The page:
A new streaming service, Quibi, launched today, because there weren’t enough things to watch and services to subscribe to already.
Quibi’s name comes from “quick bites,” as every episode is under 10 minutes and designed to be watched on a phone. The app—plus a lot of work in post-production—allows you to watch vertically or horizontally, and even flip back and forth mid-episode.
If you can’t imagine paying for another streaming service, Quibi is launching with a 90-day free trial, and anyone on a T-Mobile multi-line plan can get it for free for one year. After the free trials, it’s $4.99 a month.
Quibi has three categories of content: “Movies in Chapters,” “Unscripted and Docs,” and “Daily Essentials” (which is “news, entertainment and inspiration”). It breaks its reality shows into “unscripted” and “documentary,” but I still found what I’d consider doc shows labeled as unscripted.
Here, I’ve reviewed and ranked the studio-based and formatted shows, and I’ll review the more documentary-style shows later. What’s evident is that there are some shows that are perfect for this format, and others that feel like full shows chopped into tiny pieces. There are definitely some fun shows. But are they worth $5 a month?
1. Chrissy’s Court
Quibi’s description: “Chrissy Teigen reigns supreme as the ‘judge’ over one small claims case. Chrissy’s mom turned ‘bailiff,’ Pepper Thai, maintains order in the courtroom.”
My review: The Nailed It of court shows: lots of fourth-wall breaking silliness, with low-stakes cases, yet somehow still seems more substantive than an average episode of Judge Judy—plus, the judge seems far more invested, “no matter how unqualified the judge is,” as the announcer says.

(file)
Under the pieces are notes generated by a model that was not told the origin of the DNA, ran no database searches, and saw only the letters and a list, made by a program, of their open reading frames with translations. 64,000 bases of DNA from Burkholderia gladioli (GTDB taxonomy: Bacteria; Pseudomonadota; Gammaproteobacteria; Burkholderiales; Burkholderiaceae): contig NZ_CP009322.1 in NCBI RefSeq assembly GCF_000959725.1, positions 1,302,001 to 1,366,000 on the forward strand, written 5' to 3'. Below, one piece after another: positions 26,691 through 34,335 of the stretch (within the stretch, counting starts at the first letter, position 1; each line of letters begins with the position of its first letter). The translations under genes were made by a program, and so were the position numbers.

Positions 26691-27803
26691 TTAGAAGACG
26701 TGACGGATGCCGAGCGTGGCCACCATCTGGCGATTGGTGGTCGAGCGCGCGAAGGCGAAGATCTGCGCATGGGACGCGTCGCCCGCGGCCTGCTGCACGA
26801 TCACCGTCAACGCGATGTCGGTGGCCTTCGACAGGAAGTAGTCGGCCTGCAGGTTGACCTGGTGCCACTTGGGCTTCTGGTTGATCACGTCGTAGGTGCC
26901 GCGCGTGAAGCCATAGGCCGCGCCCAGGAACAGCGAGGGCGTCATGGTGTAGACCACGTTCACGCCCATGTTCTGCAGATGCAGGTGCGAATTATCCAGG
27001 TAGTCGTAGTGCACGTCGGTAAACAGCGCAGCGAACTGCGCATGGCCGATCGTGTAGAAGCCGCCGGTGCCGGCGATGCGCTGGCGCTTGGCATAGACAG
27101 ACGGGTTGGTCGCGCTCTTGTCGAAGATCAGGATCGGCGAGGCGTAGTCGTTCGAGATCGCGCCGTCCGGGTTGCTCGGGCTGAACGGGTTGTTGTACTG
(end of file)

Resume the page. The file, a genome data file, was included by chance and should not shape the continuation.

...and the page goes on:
It’s totally stupid, and totally perfect judicial hijinks that fit perfectly into a few minutes. This was already the break-out Quibi show before Quibi even launched, and it deserves to be.
2. The Sauce
Quibi’s description: “follows dance sensations Ayo & Teo as they explore the unique dance cultures in cities across the U.S., finding the freshest online talent to compete head-to-head for a cash prize. Usher will serve as judge for this fresh dance competition series.”
My review: Electrifying: the dancing and the show, which has clever editing that both explains and enhances the truly sensational dancing. The dance teams get moves to do and 30 minutes to rehearse, and then perform for the hosts and a guest judge; the winners move on to the LA finale. We’re used to seeing street dancing in studios, but by taking the show to the dancers, their art is what gets the focus.
Quibi’s description: “Hosted by Tituss Burgess, each episode starts with the cannon-blasting of a mystery food dish into the faces of two blindfolded chefs. They’ll use their culinary prowess to identify the exploded dish and then race against the clock to recreate it. Whichever chef comes closest to the original dish wins a cash prize.”
My review: The show is a blast, literally, but the blast is, alas, the highlight. For a short show, it feels a little padded. That’s because it isn’t really a cooking competition, so the actual cooking part doesn’t really matter. Whoever correctly identifies more ingredients is the winner, even if they turn them into something different than the original cannon-fired dish.
The judges have a more visual perspective—Schitt’s Creek star and creator Dan Levy notices an egg flying through the air—and eventually do try the food, but they’re mostly there for color commentary. They’re having fun, though nothing can quite live up to that incredible moment of watching people blasted with a dish and then tasting the splatter that’s landed on themselves and the walls.
4. Singled Out
Quibi’s description: “Hosted by Keke Palmer and Joel Kim Booster, Singled Out will hook up a new generation of singles, of all genders and sexual preferences, seeking love in 20 bite-sized episodes. Reflective of today’s dating landscape, where everyone is connected, the series will bring online dating to life with a twist—the main dater is linked to the pool of diverse singles through social media.”